Last Edit: Aug 14, 2019 14:29:42 GMT -5 by Muab Dib
Not to split hairs but there's no such thing as an oak/pine forest.Pa has two primary forest compositions oak/hickory and northern hardwoods.You find various conifers in a northern hardwoods forest,not an oak/hickory forest.They are so distinct that you can actually see where one type stops and the other starts.You normally won't find many pines in an oak/hickory forest and it's hard to get oaks to grow in a northern hardwoods forest.In many areas,due largely to overabundant deer,northern hardwoods species have overtaken the oak/hickory forests.Oak is a highly preferred browse species and the deer would just wipe it out and faster growing species that are more browse tolerant would quickly take over.It happened all over the NC part of the state and it's exactly why they had to fence and herbicide.Without ever being to the Michaux it's impossible for me to say.However,based on what you're saying,it almost sounds to me like they're trying to get oak to grow where oak shouldn't be growing.
When they do shelterwood cuts up here in the oak/hickory forests,they work as long as they fence them or cut the deer numbers.Shelterwood cuts aren't clear cuts.They cut just enough during a good mast production year to open up the canopy.One they start getting advanced regeneration started,they can go in and remove the rest of the over story.It's a valid silverculture technique that works but it only works where it's supposed to work.It won't work if there's a lot of other species like black birch and maple.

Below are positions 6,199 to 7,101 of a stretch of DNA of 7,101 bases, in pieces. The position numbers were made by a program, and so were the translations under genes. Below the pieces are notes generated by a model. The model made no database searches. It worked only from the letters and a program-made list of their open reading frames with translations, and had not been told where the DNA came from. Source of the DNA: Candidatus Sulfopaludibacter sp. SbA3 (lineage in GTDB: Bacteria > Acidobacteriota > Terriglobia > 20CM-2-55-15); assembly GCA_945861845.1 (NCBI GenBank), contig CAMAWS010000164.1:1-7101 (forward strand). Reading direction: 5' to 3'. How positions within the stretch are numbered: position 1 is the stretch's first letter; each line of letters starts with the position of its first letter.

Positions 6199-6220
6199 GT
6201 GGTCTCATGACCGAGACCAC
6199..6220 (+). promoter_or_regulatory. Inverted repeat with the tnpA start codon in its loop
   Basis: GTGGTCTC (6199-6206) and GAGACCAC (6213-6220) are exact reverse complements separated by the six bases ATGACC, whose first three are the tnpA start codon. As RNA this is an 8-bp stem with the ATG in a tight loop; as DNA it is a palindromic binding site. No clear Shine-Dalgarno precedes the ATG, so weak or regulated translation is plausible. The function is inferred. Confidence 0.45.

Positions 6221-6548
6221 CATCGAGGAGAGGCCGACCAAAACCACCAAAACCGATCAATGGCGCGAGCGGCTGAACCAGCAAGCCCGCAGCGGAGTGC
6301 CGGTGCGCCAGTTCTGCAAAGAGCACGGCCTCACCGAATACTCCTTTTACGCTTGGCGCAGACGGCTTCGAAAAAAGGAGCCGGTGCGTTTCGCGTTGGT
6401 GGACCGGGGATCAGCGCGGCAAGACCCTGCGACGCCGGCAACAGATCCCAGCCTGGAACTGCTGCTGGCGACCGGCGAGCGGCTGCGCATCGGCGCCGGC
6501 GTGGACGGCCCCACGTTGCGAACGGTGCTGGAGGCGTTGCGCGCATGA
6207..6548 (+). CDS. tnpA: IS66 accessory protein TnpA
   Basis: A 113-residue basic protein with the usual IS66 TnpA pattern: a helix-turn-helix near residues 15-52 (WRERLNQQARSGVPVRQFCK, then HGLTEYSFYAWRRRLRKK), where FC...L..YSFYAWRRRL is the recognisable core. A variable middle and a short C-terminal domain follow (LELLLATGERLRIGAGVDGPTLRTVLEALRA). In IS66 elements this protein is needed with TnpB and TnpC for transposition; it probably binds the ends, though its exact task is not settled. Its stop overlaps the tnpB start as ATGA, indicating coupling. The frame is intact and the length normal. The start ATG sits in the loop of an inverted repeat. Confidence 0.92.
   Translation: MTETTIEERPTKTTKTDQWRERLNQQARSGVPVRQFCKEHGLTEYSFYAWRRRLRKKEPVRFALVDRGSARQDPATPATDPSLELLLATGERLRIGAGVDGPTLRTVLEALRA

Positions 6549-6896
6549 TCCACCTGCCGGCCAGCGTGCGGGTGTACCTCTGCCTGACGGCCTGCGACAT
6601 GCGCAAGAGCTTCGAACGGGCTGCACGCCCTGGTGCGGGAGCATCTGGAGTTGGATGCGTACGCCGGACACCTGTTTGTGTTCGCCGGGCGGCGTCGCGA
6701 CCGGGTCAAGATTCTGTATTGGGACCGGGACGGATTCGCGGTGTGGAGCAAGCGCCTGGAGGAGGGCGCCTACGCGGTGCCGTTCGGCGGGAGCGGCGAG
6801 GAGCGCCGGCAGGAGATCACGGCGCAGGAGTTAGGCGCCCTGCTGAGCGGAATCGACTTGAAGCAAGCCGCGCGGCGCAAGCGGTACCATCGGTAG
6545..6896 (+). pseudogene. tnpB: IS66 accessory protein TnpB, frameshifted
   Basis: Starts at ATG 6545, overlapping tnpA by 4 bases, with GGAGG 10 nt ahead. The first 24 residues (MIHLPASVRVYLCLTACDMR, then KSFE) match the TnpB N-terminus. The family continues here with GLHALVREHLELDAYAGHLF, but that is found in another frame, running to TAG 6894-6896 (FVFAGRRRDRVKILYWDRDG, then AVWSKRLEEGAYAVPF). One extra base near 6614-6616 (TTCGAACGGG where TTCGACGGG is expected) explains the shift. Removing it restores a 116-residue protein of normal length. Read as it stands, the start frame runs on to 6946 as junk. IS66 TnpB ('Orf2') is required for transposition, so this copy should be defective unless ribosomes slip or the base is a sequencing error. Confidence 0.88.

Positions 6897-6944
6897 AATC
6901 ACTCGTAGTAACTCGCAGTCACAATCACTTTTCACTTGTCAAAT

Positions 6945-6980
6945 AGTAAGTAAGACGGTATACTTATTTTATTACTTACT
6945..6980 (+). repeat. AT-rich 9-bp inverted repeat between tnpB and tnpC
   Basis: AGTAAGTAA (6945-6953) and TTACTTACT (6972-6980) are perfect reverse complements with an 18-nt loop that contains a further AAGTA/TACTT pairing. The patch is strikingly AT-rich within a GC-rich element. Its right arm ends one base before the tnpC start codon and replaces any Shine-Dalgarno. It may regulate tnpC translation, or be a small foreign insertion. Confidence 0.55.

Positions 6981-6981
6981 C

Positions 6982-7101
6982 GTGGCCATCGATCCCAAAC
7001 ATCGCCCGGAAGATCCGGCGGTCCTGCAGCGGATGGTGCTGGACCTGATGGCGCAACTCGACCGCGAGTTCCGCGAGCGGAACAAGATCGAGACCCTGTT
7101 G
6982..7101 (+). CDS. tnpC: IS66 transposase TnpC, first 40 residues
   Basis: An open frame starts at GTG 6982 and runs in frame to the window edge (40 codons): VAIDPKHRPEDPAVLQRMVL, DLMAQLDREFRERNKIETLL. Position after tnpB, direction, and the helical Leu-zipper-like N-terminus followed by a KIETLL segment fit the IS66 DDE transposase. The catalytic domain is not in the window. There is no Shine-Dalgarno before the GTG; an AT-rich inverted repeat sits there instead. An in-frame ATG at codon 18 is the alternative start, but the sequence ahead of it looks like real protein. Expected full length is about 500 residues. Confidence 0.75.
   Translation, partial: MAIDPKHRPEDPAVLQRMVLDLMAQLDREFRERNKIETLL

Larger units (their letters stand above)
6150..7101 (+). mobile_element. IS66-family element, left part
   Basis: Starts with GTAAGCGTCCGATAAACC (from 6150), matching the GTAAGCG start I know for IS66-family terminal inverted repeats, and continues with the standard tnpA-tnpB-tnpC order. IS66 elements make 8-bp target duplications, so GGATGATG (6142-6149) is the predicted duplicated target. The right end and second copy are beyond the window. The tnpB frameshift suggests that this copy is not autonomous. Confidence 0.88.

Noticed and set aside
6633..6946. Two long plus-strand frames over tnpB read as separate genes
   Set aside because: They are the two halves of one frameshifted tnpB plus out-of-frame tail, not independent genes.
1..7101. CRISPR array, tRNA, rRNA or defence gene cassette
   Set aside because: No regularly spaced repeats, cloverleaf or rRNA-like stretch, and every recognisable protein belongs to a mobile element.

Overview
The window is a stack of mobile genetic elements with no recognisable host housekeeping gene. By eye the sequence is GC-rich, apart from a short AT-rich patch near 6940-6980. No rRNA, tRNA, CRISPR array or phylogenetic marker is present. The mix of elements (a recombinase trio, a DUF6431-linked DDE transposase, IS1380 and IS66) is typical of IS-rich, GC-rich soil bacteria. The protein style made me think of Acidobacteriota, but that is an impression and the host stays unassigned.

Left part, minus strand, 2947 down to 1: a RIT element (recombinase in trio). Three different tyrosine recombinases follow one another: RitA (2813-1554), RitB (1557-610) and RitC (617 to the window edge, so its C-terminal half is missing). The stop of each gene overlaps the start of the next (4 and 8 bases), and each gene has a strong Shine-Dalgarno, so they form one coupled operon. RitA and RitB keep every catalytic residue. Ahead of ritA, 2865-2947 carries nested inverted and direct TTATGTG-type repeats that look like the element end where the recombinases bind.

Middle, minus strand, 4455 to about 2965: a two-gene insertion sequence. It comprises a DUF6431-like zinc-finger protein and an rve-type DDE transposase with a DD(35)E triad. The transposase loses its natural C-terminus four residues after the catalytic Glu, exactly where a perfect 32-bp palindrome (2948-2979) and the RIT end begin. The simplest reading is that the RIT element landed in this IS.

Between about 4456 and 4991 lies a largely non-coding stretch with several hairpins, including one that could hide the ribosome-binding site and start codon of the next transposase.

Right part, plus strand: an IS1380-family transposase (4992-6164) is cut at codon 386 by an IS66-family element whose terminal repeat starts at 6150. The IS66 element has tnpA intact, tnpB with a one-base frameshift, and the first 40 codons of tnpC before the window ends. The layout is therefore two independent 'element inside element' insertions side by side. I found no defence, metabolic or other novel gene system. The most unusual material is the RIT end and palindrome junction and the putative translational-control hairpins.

I stand corrected Muab.I just researched forest management in Michaux and they do describe some of it as Oak-Pine.We don't have that up here so I never heard of it.In any event,if you read through it,they do have some challenges in that area.Invasive species,gypsy moth defolation,insects and a host of other things including deer are presenting challenges.
Post by turkeykiller on Aug 14, 2019 17:29:15 GMT -5
Just my humble opinion. Man is part of nature, deer and all animals are part of nature, and all trees and plant life are part of nature. Nature takes care of itself. Too many people, plagues, disease, and natural disasters control that. Too many animals, disease and food supply control that. CWD, bad winters, and droughts are examples. Too many trees and vegetation are controlled by natural lighting caused forest fires and insects. It is foolish to think that " man" can control and thwart nature. Nature has controlled what happens on earth for millions of years, and "man" can't change that.To those who say "man" is causing the problems, I say again, "man" is part of nature, therefore it is part of what happens.